• 5. §254(3) allows the police officer to, instead of deferring to a breathalyzer, and:

"... because of their physical condition, the person may be incapable of providing a sample of breath or it would be impracticable to obtain a sample of breath, samples of blood that ... will enable a proper analysis to be made to determine the concentration, if any, of alcohol in the person’s blood."

• 6. §254(5) creates a separate offence to refuse to provide a breath or blood sample, which, as noted above, may be demanded of the person suspected of impairment.

• 7. To wrap it up, the Criminal Code does something it rarely does: it sets out minimal sentences:

  • $1,000 fine for the first offence;
  • 30 days prison for a 2nd conviction; and
  • 120 days for a third.

Real Life

In most cases, the police will stop a moving vehicle and question the driver, all the while observing for signs of intoxication.

If the observation raises a reasonable suspicion in that regard, the police will screen by making a demand that the driver blow into a roadside screening device. The screening devices have names such as Alcometer, Alcosur, Alcotest and Alcosensor.

These devices are designed to issue a simple yellow light or WARN sign if the level of alcohol is between, for example, 50 to 80 and 100 mgs per ml of blood, even though the legal limit may be 80mg.

Many provinces, exercising their jurisdiction over the licensing of drivers and vehicles, have implemented legislation which kicks in at a WARN indication and requires the driver to surrender his or her driver's license for twelve hours. The driver is forced to walk home, pay for the towing of his vehicle and deal with the driver license demerit points.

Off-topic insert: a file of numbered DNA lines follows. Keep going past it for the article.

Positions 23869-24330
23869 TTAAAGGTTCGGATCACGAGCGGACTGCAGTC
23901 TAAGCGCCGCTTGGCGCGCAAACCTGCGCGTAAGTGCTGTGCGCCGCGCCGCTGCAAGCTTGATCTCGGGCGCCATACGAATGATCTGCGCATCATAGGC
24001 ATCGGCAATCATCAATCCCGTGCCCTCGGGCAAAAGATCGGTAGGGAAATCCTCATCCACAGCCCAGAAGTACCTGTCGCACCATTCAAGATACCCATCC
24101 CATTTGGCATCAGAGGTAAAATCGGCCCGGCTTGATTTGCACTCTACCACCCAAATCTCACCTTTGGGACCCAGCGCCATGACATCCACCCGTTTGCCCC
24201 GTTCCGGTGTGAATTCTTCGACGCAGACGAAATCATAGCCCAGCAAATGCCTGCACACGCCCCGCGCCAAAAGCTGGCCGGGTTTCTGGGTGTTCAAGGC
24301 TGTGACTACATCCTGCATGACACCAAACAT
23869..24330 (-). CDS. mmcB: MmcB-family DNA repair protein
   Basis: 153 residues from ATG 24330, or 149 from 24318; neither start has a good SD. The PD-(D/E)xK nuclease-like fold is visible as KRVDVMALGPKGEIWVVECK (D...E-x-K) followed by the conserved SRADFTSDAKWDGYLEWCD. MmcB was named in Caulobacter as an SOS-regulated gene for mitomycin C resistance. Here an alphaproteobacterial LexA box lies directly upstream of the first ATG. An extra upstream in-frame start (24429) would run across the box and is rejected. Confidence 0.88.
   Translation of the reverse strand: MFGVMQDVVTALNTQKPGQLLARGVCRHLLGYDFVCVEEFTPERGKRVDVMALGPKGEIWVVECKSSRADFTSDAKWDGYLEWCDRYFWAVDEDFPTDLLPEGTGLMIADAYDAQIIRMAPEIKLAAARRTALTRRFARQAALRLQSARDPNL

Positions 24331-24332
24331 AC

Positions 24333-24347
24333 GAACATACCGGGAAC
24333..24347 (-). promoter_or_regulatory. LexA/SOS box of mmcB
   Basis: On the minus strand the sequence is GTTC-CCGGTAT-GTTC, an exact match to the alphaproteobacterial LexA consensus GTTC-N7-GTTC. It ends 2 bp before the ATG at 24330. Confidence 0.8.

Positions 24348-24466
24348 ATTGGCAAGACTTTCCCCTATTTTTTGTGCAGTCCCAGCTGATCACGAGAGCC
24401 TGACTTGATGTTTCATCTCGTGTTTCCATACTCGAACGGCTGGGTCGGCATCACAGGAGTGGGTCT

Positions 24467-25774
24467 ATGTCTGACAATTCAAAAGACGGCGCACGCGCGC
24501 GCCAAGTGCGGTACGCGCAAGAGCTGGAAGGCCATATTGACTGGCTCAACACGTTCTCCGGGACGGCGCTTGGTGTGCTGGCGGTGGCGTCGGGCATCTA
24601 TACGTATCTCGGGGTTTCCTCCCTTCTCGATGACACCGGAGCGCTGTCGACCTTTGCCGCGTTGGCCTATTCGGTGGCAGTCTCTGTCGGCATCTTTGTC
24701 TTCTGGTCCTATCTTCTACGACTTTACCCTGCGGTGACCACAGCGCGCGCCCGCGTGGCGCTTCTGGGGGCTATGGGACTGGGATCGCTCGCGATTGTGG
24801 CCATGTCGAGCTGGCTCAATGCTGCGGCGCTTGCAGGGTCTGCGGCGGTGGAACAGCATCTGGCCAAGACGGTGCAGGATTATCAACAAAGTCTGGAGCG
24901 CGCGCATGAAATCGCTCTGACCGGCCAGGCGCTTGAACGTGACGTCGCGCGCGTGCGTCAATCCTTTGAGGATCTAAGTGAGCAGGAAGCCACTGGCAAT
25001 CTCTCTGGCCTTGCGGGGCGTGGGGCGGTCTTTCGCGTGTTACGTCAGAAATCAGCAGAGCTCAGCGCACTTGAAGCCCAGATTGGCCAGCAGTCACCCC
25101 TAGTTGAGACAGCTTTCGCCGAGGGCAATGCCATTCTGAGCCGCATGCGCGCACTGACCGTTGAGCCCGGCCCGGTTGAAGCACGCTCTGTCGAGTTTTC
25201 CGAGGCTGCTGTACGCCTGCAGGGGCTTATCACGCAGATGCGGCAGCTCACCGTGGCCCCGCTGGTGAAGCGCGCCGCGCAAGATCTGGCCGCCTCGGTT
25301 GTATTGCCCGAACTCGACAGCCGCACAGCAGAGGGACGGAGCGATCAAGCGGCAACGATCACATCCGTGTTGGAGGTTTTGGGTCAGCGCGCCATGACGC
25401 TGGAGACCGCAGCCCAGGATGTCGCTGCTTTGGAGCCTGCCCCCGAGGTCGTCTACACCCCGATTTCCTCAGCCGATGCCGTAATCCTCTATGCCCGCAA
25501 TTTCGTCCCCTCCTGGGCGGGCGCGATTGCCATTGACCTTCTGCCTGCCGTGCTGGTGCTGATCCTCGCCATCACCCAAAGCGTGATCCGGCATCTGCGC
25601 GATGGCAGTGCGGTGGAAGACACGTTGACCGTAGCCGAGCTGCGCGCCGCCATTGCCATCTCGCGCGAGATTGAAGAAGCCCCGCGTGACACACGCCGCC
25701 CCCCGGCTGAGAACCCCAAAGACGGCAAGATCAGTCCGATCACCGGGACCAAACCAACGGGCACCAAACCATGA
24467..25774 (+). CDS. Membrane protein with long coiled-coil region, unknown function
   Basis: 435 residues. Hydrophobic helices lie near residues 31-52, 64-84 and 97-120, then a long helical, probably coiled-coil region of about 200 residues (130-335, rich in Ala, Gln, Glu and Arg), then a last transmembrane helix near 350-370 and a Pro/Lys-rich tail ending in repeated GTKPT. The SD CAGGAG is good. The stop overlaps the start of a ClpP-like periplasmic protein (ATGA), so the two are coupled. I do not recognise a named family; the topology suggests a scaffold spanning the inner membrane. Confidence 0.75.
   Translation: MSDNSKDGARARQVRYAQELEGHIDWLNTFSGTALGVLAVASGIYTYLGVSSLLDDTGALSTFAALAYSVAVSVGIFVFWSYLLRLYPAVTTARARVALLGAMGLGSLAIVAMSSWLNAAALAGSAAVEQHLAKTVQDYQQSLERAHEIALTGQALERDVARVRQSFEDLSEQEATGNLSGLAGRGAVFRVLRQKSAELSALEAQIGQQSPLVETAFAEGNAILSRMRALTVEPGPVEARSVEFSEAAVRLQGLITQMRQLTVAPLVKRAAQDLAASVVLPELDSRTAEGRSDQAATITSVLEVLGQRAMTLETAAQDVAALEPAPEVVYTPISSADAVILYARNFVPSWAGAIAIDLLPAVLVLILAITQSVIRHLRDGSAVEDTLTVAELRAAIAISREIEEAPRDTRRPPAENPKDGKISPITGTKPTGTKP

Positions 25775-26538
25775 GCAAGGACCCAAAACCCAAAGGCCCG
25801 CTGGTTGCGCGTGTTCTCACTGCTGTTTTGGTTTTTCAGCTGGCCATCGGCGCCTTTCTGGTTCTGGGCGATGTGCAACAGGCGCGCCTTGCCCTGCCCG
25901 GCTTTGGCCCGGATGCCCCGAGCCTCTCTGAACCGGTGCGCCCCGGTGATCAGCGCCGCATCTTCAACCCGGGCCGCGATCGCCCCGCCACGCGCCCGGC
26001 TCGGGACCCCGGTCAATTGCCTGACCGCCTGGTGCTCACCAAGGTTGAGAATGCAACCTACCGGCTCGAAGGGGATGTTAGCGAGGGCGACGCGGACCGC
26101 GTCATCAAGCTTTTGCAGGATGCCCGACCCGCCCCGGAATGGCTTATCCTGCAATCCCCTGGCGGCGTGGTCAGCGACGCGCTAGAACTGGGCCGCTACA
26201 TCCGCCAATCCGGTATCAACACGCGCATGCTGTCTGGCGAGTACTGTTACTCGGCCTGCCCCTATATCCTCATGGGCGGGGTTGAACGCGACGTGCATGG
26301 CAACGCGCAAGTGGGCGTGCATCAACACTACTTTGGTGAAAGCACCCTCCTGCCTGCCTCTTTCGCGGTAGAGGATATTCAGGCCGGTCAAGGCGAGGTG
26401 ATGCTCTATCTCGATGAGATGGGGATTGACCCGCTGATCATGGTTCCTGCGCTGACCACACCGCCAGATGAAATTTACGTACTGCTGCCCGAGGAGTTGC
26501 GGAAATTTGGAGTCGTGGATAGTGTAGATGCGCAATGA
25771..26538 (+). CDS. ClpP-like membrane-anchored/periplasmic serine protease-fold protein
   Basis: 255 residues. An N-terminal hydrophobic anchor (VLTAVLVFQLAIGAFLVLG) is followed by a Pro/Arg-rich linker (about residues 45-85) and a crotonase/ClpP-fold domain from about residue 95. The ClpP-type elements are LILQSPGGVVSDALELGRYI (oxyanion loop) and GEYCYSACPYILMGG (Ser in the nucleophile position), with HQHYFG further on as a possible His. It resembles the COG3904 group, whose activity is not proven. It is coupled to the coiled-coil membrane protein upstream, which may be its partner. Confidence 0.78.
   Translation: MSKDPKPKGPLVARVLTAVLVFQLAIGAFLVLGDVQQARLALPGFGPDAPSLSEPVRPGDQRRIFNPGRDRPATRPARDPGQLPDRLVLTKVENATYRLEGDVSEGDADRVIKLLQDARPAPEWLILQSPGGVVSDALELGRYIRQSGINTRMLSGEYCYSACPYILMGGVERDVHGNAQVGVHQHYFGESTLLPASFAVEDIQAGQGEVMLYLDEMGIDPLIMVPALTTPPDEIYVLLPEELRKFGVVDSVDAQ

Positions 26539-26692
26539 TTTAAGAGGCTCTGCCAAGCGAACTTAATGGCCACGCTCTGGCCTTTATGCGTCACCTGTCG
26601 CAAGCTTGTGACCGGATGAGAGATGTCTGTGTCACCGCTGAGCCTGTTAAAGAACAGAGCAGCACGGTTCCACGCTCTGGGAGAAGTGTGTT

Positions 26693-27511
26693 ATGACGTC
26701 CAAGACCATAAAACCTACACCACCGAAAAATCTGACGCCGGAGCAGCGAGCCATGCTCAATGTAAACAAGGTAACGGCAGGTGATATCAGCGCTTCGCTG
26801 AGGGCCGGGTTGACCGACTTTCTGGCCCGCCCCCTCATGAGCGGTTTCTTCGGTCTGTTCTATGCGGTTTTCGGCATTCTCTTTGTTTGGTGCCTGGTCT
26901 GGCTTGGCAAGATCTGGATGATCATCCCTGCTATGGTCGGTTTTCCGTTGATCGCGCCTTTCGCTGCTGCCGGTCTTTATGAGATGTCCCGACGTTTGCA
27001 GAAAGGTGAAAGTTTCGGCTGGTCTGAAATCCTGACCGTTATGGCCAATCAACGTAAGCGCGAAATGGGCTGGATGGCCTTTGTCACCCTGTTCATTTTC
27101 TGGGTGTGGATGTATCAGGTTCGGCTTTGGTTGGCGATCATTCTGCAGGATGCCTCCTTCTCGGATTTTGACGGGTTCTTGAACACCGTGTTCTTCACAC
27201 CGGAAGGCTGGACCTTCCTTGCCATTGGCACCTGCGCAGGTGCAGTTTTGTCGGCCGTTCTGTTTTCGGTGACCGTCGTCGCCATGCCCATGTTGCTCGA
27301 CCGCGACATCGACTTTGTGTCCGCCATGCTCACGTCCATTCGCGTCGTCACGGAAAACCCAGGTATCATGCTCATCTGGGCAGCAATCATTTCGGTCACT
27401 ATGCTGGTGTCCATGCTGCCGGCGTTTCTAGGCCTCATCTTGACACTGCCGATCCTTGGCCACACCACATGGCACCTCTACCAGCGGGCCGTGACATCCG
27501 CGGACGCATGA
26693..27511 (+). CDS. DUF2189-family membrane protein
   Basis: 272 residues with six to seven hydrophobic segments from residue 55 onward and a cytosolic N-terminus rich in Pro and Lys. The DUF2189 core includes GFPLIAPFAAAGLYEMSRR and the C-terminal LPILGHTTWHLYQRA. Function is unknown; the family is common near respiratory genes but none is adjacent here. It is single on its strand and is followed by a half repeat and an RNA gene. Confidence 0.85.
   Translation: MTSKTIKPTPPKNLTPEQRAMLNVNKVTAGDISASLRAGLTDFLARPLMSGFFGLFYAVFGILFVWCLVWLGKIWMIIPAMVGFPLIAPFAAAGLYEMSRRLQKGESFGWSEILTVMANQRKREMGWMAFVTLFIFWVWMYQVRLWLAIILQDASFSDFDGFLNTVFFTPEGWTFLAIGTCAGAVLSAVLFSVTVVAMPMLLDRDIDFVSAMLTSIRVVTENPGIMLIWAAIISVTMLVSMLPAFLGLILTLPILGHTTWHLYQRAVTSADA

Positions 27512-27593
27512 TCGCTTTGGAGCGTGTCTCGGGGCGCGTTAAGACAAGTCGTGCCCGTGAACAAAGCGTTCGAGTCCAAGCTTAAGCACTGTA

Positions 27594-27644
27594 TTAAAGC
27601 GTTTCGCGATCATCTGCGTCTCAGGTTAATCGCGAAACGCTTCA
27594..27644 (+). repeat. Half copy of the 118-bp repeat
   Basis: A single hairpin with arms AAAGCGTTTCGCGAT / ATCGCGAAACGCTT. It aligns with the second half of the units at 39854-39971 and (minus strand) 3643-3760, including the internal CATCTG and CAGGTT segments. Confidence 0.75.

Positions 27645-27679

But if the reading is over 100mg, the screening device indicates red or FAIL, the officer then demands a formal breathalyzer (or Intoxilyzer) test.

Here's where the fun begins, although lawyers have picked over the entire process like vultures on a carcass.

A demand to submit to a breathalyzer test has been interpreted by the court's as a search without warrant, an extraordinary police power already heavily regulated by heaps of verbose law cases. The Charter and its army of bleeding-heart judges have caused hundreds of drunk drivers to be acquitted.

Hence, Kenkel writes (p. 8):

"Where an accused chooses to refuse to comply, the same penalties are imposed upon him or her as would be imposed upon a person convicted of impaired driving."

In McKenzie, Justice Sissons wrote:

impaired driving"There appears to be no single test or observation of impairment of control of faculties, standing alone, which is sufficiently conclusive. There should be consideration of a combination of several tests and observations such as general conduct, smell of the breath, character of the speech, manner of walking, turning sharply, sitting down and rising, picking up objects, reaction of the pupils of the eyes, character of the breathing.